The effects of diets of low caloric value on rats used in aging studies were investigated. Groups of 85 Sprague-Dawley rats were fed ad libitum from 3 months of age on three different diets containing 8 or 10 Megajoule (MJ) of metabolizable energy and 80 or 100 g of crude protein/kg. Body weights, food consumption, and morphological and biochemical parameters were monitored throughout life. Kidneys were examined histologically. Rats given the diet with highest energy and protein ate less food, attained greater weights, and had larger abdominal fat deposits than those on the lower energy diets. They had a raised proteinuria, and nearly half developed glomerulosclerosis and tubulo-interstitial damage by 26 months. There was no significant difference in mortality between the groups, and no other serious abnormalities were observed. It is concluded that rats can be maintained into old age with no signs of nutritional inadequacy on diets with lower energy and protein contents than those in general use.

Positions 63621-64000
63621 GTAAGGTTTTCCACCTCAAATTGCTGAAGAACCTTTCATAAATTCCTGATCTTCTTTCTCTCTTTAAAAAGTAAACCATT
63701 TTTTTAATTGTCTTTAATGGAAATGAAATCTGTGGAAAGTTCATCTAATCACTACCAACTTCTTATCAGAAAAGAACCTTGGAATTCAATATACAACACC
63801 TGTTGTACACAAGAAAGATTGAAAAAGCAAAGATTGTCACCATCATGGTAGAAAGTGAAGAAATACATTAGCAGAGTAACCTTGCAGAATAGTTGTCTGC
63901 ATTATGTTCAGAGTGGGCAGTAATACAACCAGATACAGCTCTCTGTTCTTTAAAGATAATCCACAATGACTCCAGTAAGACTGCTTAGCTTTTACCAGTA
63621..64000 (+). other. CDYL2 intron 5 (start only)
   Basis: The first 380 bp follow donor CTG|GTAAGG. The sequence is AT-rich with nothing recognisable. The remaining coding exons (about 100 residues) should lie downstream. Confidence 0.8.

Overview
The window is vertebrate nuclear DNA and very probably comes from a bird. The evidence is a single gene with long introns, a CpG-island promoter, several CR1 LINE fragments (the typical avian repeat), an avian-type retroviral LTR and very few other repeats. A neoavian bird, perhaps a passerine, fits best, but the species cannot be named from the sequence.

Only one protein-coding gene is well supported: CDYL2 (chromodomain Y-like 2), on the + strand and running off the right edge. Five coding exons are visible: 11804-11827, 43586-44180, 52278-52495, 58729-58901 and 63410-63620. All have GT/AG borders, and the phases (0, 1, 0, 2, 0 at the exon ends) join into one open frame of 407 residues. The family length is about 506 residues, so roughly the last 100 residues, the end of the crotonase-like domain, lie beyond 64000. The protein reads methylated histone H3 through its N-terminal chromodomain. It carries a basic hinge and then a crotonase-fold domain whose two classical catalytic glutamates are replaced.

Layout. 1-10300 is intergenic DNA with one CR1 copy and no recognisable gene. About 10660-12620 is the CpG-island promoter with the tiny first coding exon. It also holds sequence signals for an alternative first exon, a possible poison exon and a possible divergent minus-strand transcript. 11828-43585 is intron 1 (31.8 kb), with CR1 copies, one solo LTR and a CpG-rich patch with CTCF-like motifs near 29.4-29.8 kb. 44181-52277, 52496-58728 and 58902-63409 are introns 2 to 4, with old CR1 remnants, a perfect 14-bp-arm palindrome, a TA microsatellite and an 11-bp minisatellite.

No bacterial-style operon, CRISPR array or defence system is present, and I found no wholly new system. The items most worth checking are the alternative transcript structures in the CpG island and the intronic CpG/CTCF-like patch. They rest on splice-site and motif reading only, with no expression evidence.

|Journal||Journals of Gerontology - Series A Biological Sciences and Medical Sciences|
|Publication status||Published - Jul 1996|
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